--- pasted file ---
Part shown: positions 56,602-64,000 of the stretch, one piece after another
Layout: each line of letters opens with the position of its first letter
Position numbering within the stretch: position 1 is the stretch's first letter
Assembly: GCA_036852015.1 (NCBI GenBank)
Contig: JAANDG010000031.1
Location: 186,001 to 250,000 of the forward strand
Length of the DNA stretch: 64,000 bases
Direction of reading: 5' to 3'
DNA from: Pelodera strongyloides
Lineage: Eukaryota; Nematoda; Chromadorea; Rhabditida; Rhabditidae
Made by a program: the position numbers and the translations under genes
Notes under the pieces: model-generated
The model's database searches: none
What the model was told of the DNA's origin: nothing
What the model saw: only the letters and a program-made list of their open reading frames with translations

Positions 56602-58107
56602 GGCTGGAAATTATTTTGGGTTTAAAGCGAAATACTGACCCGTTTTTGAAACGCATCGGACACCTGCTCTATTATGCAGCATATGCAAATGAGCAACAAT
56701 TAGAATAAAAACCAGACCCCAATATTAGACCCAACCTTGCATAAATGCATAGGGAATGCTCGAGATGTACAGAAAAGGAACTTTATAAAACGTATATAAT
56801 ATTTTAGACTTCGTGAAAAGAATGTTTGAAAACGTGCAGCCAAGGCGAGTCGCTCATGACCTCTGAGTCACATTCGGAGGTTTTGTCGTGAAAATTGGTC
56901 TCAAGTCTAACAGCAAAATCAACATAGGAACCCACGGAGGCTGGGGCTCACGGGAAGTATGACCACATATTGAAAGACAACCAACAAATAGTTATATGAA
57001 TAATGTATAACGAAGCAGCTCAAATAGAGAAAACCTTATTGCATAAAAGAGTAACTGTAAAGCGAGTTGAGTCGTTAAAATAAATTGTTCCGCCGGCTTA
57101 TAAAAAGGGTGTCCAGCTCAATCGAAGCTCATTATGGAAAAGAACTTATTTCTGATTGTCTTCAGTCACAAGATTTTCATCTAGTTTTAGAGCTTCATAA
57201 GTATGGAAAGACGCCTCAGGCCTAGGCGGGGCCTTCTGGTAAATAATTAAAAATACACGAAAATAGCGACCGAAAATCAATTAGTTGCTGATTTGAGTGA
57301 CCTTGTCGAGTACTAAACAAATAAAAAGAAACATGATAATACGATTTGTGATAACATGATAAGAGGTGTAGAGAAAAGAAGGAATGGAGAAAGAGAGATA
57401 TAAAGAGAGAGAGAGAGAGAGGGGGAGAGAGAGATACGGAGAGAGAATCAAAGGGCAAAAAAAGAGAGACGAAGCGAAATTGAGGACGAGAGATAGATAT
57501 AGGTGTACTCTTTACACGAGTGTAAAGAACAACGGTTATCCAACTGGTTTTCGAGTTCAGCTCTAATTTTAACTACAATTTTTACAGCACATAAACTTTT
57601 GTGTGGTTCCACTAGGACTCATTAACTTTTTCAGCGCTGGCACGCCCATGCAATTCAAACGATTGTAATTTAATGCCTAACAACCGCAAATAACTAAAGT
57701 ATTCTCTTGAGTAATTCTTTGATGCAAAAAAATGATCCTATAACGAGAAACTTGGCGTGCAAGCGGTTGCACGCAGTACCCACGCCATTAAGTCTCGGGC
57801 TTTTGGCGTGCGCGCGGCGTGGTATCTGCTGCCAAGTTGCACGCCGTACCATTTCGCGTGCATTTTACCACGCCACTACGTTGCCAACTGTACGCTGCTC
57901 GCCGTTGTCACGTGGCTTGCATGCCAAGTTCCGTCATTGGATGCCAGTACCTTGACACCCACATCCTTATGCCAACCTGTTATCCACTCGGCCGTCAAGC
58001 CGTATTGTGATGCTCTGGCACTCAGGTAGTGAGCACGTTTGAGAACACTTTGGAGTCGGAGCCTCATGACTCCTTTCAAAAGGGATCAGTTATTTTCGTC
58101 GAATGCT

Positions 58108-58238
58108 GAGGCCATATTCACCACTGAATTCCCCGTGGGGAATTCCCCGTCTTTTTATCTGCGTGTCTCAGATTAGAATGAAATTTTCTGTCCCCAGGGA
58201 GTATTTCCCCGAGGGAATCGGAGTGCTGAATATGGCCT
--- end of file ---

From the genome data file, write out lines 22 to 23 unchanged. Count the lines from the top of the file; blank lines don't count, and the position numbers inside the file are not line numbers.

57101 TAAAAAGGGTGTCCAGCTCAATCGAAGCTCATTATGGAAAAGAACTTATTTCTGATTGTCTTCAGTCACAAGATTTTCATCTAGTTTTAGAGCTTCATAA
57201 GTATGGAAAGACGCCTCAGGCCTAGGCGGGGCCTTCTGGTAAATAATTAAAAATACACGAAAATAGCGACCGAAAATCAATTAGTTGCTGATTTGAGTGA